Is coconut oil good for your face? Contrary to what you may hear from many (misinformed!) health and beauty bloggers, coconut oil for face skincare isn’t a great idea. In fact, for many people it’s a downright terrible idea! Here’s why.
Do the benefits of coconut oil have a place on your face?
If we gave out Golden Globe Awards for natural health and beauty, coconut oil would take one home EVERY YEAR and for good reason.
It’s the duct tape of the natural world!
“I’ve got 99 problems… and coconut oil’s solved like 84 of them.” — Every naturalista ever
Coconut oil works wonders as a natural moisturizing hair treatment and metabolism-boosting superfood, with about a million other uses in between.
I use and recommend coconut oil as a healthy, heat-stable cooking oil.
Not only have the medium-chain triglycerides in coconut oil been shown to boost metabolism and aid weight loss (source), but the antibacterial lauric acid in coconut oil also helps maintain digestive health and a balanced gut microbiome (source). And who doesn’t want a little metabolism boost and better gut health!?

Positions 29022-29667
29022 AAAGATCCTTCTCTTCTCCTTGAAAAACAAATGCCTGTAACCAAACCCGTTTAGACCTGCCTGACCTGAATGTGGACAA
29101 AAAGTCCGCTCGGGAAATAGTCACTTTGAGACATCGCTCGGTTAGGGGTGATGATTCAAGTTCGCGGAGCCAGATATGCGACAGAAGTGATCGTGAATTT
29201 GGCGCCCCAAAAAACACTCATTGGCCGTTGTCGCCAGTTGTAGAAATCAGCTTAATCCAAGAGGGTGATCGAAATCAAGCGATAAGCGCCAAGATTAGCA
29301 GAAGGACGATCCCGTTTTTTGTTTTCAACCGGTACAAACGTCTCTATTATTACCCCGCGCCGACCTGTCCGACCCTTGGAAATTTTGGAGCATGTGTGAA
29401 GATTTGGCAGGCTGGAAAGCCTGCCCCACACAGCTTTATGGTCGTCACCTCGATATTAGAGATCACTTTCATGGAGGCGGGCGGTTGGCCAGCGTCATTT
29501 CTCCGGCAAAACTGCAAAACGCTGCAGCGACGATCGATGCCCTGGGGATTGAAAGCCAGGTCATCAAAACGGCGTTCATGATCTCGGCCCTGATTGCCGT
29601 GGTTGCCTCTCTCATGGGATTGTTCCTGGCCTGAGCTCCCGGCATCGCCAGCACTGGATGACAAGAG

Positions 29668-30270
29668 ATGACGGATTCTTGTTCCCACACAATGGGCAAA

Coconut oil is also a staple in my natural beauty routine — I regularly use a DIY hair mask made with coconut oil or this DIY Hot Coconut Oil Hair Treatment, and often even use it as a body moisturizer.
But there’s one place coconut oil does NOT belong: on your face.
While incredibly moisturizing, coconut oil’s skin benefits about end right there.
A 2013 study published in in the Journal of International Dermatology found that virgin coconut oil improved skin barrier function in patients with atopic dermatitis, a chronic skin condition marked by dryness and irritation.
And another study published in the journal Dermatitis found that coconut oil moisturized skin better the olive oil.
So there’s no doubt about the fact that coconut oil helps skin retain moisture and prevents transepidermal water loss.
This is all GREAT.
Coconut oil isn’t able to easily penetrate the deeper layers of the skin.
Instead, it sits on surface layers of the skin more like a wax.